Vietnam’s general government gross debt (GGGD) is predicted to rise to 53.7% of GDP
in 2016 and rise over the medium-term without a tightening of fiscal policy settings, Fitch Ratings
has said in a press release.
The country’s GGGD continued to rise in 2015 to an estimated 51.1% of GDP, up from 47.3% in 2014, and higher than the ‘BB’ median of 43.6%.
Fitch estimates the 2015 fiscal deficit
to have fallen to 5.8% of GDP, down from 6.2% in 2014, based on the agency's adjusted measure that more closely aligns fiscal accounts with the Government Finance Statistics standard.
Fiscal revenues outperformed by approximately 2.0% of GDP in 2015 due to strong growth in domestic tax collection. “We anticipate the majority of the 2015 revenue outperformance to be carried forward and spent in the current fiscal year, which suggests the 2016 adjusted fiscal deficit could rise to about 6.5% of GDP,” Fitch said.
“Fitch expects the authorities efforts to reduce the budget deficit to below 4.0% of GDP over 2016-2020 will prove challenging in light of upcoming enhancements to fiscal reporting standards starting in 2017, which will bring more off-budget capital expenditure into the official state budget,” the U.S.-based rating agency adds.
Vietnam’s sovereign funding profile remains stable, but has increasingly pivoted toward domestic marketable debt in order to prepare for reduced access to concessionary financing resulting from the country's forthcoming graduation from the World Bank’s International Development Association.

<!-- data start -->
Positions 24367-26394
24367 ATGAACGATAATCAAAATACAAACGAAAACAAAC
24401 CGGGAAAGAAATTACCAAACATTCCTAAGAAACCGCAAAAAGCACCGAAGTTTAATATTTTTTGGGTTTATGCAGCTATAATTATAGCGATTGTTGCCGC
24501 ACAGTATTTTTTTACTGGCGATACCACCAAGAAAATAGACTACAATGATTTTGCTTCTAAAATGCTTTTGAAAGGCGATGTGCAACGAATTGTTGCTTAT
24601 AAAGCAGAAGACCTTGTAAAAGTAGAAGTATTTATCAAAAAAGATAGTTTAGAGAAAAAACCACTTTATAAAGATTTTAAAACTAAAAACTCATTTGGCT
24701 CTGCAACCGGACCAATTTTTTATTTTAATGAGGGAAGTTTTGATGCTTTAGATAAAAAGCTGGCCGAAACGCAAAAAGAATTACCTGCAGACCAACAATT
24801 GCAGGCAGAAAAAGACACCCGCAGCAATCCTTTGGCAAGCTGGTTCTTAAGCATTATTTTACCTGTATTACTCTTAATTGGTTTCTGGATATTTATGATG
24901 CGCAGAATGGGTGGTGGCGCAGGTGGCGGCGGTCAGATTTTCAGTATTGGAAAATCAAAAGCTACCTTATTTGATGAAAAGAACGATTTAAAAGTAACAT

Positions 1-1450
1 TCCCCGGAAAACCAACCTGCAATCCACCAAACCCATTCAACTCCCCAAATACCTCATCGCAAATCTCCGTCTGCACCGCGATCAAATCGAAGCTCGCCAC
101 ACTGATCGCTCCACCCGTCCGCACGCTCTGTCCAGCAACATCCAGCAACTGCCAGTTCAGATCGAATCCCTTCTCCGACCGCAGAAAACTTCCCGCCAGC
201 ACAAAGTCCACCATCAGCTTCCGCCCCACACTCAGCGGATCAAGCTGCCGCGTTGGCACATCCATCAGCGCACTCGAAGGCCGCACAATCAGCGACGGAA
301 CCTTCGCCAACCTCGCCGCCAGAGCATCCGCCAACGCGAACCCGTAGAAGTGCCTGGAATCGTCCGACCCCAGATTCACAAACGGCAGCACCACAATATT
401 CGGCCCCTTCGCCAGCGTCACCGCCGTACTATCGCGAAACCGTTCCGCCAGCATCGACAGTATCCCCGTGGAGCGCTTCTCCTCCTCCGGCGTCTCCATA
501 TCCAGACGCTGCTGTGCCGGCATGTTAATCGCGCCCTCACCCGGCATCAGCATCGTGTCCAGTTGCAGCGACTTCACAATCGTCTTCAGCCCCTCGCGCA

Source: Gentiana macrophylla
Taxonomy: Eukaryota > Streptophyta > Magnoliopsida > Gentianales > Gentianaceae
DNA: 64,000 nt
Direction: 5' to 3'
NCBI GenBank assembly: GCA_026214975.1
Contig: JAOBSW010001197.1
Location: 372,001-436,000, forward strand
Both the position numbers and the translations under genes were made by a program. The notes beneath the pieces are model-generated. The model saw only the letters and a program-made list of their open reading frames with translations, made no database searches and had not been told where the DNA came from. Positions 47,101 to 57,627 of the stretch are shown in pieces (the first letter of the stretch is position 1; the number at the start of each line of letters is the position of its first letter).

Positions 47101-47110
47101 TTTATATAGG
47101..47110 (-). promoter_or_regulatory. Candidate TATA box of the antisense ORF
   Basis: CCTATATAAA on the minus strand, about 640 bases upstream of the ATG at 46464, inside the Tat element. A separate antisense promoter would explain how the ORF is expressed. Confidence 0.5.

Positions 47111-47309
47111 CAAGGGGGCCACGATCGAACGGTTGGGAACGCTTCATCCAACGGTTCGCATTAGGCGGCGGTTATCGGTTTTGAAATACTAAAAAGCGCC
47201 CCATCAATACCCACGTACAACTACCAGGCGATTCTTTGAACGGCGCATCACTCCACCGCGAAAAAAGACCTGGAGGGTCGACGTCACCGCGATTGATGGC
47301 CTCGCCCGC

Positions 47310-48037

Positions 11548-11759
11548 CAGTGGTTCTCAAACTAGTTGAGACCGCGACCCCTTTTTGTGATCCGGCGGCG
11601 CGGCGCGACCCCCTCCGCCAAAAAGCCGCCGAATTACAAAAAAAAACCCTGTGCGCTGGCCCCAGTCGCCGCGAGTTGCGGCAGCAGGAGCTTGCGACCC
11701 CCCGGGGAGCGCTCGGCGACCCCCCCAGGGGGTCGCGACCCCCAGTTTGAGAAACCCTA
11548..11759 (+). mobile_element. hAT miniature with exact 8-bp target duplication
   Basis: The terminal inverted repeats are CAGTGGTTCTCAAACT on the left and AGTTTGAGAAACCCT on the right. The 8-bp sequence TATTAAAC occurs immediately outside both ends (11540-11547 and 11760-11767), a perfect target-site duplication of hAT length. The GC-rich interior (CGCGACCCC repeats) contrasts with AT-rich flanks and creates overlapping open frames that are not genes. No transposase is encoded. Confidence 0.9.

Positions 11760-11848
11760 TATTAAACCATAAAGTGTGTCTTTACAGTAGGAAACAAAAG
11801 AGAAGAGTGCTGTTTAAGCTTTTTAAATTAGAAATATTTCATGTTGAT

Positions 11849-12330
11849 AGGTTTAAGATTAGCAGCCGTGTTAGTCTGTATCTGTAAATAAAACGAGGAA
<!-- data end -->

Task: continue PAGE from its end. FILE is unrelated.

Efforts to lengthen the average term to maturity of domestic debt have largely proved successful, with the average term of issuance increasing to seven years in the first quarter of 2016, from five years in 2014.
Five-year domestic government bond yields were 6.3% in May 2016, up by 40 basis points since last year, but have broadly been on a declining trend over the past five years.
The rating agency has affirmed Vietnam’s Long-Term Foreign- and Local-Currency Issuer Default Ratings (IDRs) at ‘BB-’ with a stable outlook.
The issue ratings on Vietnam’s senior unsecured Foreign- and Local-Currency bonds are also affirmed at ‘BB-’. The Country Ceiling is affirmed at 'BB-' and the Short-Term Foreign-Currency IDR at 'B', the U.S.-based rating agency said in a statement released Wednesday.
The affirmation of Vietnam's IDRs with a stable outlook reflects the country’s “strong macroeconomic performance and favorable medium-term growth prospects against high public debt, low foreign-reserve buffers, and relatively weak structural indicators,” says the statement.
A view of the State Bank of Vietnam's headquarters. Photo: Minh Tuan/BizLIVE.
Fitch forecasts Vietnam's current account to post a surplus of about 1% of GDP in 2016, which reflects resilient export performance and depressed prices across nearly all primary commodity imports.
Foreign reserves were eroded significantly during 2H15 following efforts to stabilize the exchange rate amidst market pressures across Asian currencies and a pick-up in dollarization.
However, the agency believes the recent introduction of a more flexible exchange-rate mechanism, policies to discourage U.S. dollar hoarding, and improved trade performance have alleviated balance-of-payment pressures and contributed to more than $4 billion in foreign-reserve replenishment during 1Q16.
Fitch forecasts foreign-reserve coverage will rise to 2.2x current account payments by end-2016, still well below the 'BB' median of 4.3x.